Claire lets us in at all the right times. Her letters to her therapist are each a self-contained idea, poem, rant. Claire’s narrative voice oozes tangible female anger, accusatory and knowing. Her struggle is that she is seeking intimacy, of the sort she’ll never find again, because the kind she is seeking is what she was taught to seek by the damaging actions of her sick older brother. Her desire is steeped in a transgression she can’t approach as an adult. The epistolary format never feels manipulative; what Claire wants is not to lie further, but to tell the truth in such a way as to pull someone else into her kleiner Welt.

The second novella, Even as We Speak, takes another structural risk. Here, a handful of interconnected stories shows us characters taking grand actions or suffering through great changes. In one, an environmental activist kidnaps his daughter as his wife pursues a divorce. In another, a straight-A student finds herself orphaned by a love triangle beyond her understanding. The stories loosely weave together as the characters try to understand the internal logic of the strange, lonely new realities they find themselves inhabiting.

Most striking about the threads in Even as We Speak is how deep the isolation runs. Not that these characters never interact with others, but the interiority is written so richly and evocatively in each. The primary character fills our vision. We can’t see much that they can’t see or think much that they can’t think. Often we complain about not seeing around strange or idiosyncratic narrators, but here it is an evocative blindspot. Much like in Frottage, the grip on reality is tenuous. They know the center cannot hold; it is only a matter of time before someone tracks them down. After Kendra’s parents die in a dual murder of passion, she ignores all offers of care and support to drive through the American Southwest. She is unmoored. In the wake of her tragedy,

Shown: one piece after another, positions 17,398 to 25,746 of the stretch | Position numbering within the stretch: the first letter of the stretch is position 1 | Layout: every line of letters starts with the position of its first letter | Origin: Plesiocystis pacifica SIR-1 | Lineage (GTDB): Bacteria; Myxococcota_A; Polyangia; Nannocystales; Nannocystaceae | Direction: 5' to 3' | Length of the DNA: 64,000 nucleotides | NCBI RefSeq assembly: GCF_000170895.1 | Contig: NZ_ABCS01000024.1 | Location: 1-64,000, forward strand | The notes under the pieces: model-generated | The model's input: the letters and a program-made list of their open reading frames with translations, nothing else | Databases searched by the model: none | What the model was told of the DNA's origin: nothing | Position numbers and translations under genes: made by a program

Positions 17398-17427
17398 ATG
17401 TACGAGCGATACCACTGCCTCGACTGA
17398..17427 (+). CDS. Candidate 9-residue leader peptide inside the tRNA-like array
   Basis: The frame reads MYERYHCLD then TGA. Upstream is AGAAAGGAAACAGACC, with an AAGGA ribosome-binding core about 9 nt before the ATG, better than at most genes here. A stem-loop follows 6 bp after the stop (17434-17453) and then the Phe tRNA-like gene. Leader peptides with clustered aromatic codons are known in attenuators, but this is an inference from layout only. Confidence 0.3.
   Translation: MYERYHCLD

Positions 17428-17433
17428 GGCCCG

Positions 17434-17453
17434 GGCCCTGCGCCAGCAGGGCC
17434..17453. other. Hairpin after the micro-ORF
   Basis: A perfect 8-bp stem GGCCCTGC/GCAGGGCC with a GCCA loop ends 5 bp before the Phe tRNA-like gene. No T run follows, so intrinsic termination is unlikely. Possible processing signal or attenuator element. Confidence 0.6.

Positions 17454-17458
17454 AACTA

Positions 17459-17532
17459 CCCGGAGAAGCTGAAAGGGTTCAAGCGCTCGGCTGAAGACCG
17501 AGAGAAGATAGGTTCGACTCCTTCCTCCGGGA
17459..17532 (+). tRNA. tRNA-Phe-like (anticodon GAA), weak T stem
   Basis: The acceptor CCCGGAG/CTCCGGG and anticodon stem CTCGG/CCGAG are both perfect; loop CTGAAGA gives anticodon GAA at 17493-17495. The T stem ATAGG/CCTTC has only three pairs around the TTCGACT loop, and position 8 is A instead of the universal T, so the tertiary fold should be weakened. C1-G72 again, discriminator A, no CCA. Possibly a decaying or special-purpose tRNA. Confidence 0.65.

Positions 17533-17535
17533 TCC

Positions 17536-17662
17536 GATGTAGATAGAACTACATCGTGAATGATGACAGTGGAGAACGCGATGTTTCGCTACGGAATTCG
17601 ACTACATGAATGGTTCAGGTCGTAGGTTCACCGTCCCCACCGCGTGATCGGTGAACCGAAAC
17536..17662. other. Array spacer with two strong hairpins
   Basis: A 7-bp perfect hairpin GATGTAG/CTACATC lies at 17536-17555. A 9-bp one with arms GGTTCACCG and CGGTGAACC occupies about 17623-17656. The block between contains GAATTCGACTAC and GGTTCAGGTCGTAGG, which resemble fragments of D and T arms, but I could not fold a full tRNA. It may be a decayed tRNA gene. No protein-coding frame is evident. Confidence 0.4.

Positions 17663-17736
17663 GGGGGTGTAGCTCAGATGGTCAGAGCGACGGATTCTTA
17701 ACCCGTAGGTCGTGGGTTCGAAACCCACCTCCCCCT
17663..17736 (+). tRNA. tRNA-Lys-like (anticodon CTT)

“[…] it’s hard to feel like an astronaut making a space walk without that umbilical-like cord connected to the space ship. But still Kendra gives the lawyer nothing, won’t tell him where she is or where she’s going.”

For her and many of these characters, isolation is the only place that makes sense.

These characters can appear to fit into neat stereotypes on the surface. Suzie’s thread, for example, starts out as that of a middle-aged housewife married to a drunk. However, she has a rich backstory that unfolds over the course of the novella. Her present moment is wonderfully bizarre: Suzie is searching for the edge of the finite universe. The writing of this thread is especially gorgeous, a highlight of the work.

“Suzie notices the edges around what Suzie knows is Suzie and knows there is the part of Suzie that isn’t a body part (feelings, moods, intuitions), and she knows from other issues of Science News that these pieces of her that are not concrete and singular — the word “mother” makes 95% of the imaged brains turn blue in exactly the same area and men incarcerated for violent crimes, 95% of the time, have the same glowy red color lurking in the right frontal lobe — are as significant, as meaningful as any liver or heart or ovary. Suzie wants to re-find those pieces, the parts that must connect her, must connect each person, to this universe that is now finite.

Houghton’s work doesn’t leave you bereft. In both pieces, our characters are more or less content with their new alone status in the world; indeed, many of them immerse themselves further and further into their isolated worlds rather than attempt to swim to shore. They may struggle, but eventually indulge. This girl pushes harder. This man digs deeper. Suzie, the gambling addict, lays all her cards on the table and gets ready to double down. In the wake of a lifetime’s worth of disasters, Houghton illustrates what is sometimes the best way to cope: accept the fact that the world today is not how you left it yesterday. Get in your car, point it west, and drive.

LAURA CITINO is a fiction writer and essayist from Michigan, who received her MFA in fiction from Eastern Washington University. Her work has appeared in numerous journals in print and online, including Passages North, Sou’wester, Gigantic Sequins, and Cream City Review. She is Fiction Editor for Sundog Lit and currently lives in Kalamazoo, Michigan. This piece was previously published on The Spark on 5/15/16.